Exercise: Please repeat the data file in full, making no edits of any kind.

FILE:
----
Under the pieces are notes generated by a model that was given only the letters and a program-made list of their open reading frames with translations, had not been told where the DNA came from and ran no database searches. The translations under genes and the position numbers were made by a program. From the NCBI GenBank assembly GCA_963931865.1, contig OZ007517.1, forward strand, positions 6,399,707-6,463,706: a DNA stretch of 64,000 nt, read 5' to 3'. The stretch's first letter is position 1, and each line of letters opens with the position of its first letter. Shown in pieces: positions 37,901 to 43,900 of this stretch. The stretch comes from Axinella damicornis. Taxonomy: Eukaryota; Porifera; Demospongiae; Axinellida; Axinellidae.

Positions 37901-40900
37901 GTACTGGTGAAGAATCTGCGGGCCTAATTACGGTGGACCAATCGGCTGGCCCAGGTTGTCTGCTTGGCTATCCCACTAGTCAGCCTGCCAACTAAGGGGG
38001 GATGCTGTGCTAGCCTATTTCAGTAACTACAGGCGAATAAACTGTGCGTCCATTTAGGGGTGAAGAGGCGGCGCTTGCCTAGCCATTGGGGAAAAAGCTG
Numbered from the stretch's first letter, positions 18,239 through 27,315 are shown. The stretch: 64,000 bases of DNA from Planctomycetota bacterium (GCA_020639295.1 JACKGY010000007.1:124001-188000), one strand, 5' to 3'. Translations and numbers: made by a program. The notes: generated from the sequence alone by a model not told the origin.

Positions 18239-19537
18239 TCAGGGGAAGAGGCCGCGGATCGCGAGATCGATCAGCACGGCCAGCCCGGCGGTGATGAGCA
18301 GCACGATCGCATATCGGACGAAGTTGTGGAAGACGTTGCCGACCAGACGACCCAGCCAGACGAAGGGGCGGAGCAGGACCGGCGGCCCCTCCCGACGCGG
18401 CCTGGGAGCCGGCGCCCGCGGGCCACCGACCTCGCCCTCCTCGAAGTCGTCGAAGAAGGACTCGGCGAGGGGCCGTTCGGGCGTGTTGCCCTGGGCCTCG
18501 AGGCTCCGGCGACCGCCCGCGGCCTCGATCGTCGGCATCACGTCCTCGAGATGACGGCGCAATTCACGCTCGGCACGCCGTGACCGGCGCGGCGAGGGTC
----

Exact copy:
Under the pieces are notes generated by a model that was given only the letters and a program-made list of their open reading frames with translations, had not been told where the DNA came from and ran no database searches. The translations under genes and the position numbers were made by a program. From the NCBI GenBank assembly GCA_963931865.1, contig OZ007517.1, forward strand, positions 6,399,707-6,463,706: a DNA stretch of 64,000 nt, read 5' to 3'. The stretch's first letter is position 1, and each line of letters opens with the position of its first letter. Shown in pieces: positions 37,901 to 43,900 of this stretch. The stretch comes from Axinella damicornis. Taxonomy: Eukaryota; Porifera; Demospongiae; Axinellida; Axinellidae.

Positions 37901-40900
37901 GTACTGGTGAAGAATCTGCGGGCCTAATTACGGTGGACCAATCGGCTGGCCCAGGTTGTCTGCTTGGCTATCCCACTAGTCAGCCTGCCAACTAAGGGGG
38001 GATGCTGTGCTAGCCTATTTCAGTAACTACAGGCGAATAAACTGTGCGTCCATTTAGGGGTGAAGAGGCGGCGCTTGCCTAGCCATTGGGGAAAAAGCTG
Numbered from the stretch's first letter, positions 18,239 through 27,315 are shown. The stretch: 64,000 bases of DNA from Planctomycetota bacterium (GCA_020639295.1 JACKGY010000007.1:124001-188000), one strand, 5' to 3'. Translations and numbers: made by a program. The notes: generated from the sequence alone by a model not told the origin.

Positions 18239-19537
18239 TCAGGGGAAGAGGCCGCGGATCGCGAGATCGATCAGCACGGCCAGCCCGGCGGTGATGAGCA
18301 GCACGATCGCATATCGGACGAAGTTGTGGAAGACGTTGCCGACCAGACGACCCAGCCAGACGAAGGGGCGGAGCAGGACCGGCGGCCCCTCCCGACGCGG
18401 CCTGGGAGCCGGCGCCCGCGGGCCACCGACCTCGCCCTCCTCGAAGTCGTCGAAGAAGGACTCGGCGAGGGGCCGTTCGGGCGTGTTGCCCTGGGCCTCG
18501 AGGCTCCGGCGACCGCCCGCGGCCTCGATCGTCGGCATCACGTCCTCGAGATGACGGCGCAATTCACGCTCGGCACGCCGTGACCGGCGCGGCGAGGGTC